The World Health Organization says it is setting up an emergency committee of experts to advise it on the evolving situation involving the MERS coronavirus.
A senior official with the Geneva-based global health agency says the committee will be drawn up of people with expertise in public health, infectious diseases, epidemiology and laboratory science.
Dr. Keiji Fukuda says there has been a steady drumbeat of new cases over the past three months and the WHO wants to be prepared in case the situation worsens.
He says between 12 and 15 people will be asked to sit on the committee, which will hold its first meeting on Tuesday.
One of the committee’s first tasks will be to consider whether the WHO should declare MERS a public health emergency of international concern under the International Health Regulations, a global health treaty.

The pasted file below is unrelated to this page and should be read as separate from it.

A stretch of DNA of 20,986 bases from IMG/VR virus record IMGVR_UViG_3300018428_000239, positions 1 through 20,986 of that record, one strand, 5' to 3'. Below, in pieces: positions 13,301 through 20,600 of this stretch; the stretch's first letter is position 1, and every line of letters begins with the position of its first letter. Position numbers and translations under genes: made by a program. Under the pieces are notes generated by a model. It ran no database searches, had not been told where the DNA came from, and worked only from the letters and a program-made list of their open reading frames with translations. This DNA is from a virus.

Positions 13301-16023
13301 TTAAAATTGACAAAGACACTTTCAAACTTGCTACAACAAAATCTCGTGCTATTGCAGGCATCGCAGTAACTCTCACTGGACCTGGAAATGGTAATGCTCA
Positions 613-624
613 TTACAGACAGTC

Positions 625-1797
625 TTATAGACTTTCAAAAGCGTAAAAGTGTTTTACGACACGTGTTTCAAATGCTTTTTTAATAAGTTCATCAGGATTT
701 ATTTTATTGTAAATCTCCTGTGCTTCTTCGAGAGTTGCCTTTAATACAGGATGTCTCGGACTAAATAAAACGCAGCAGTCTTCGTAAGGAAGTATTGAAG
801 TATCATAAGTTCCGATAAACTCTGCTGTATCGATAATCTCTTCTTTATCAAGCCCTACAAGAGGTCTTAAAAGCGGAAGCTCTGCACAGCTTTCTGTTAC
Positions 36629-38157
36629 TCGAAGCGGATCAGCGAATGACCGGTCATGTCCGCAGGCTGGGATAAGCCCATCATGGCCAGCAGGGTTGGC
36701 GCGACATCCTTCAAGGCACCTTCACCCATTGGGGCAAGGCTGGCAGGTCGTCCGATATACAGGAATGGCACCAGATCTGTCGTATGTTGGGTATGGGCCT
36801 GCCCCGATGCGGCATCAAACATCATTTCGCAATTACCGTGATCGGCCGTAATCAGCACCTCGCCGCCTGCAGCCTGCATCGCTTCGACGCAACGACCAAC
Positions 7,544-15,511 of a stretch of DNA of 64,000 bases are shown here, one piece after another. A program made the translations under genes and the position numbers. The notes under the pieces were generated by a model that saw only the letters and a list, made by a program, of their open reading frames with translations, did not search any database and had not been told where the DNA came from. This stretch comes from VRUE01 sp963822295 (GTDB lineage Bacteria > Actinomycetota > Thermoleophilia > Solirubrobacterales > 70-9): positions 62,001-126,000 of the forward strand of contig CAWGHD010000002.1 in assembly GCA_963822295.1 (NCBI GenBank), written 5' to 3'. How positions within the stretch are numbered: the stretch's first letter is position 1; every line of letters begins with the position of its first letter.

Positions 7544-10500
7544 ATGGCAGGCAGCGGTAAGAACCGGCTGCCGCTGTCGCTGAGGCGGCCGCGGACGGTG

In a change from past experience, the names of the experts will be made public, with the WHO promising to post the list on Monday.
During the 2009 H1N1 flu pandemic, the WHO refused to reveal the names of the experts advising Director General Dr. Margaret Chan. At the time Chan said it was important to shield the identities of committee members so they could be free from outside pressure.
But a report that studied the WHO’s response to the H1N1 outbreak suggested the well-intentioned move actually contributed to public suspicions of the way the agency handled the pandemic.
Fukuda says the source countries for the MERS virus have been invited to present information to the emergency committee, which will meet via a conference call.
Of the 79 confirmed MERS cases to date, all have originated from four countries: Saudi Arabia, Jordan, Qatar and the United Arab Emirates. Saudi Arabia has seen the bulk of the infections, 65. Just over half of the known cases — 42 — have died from the infection.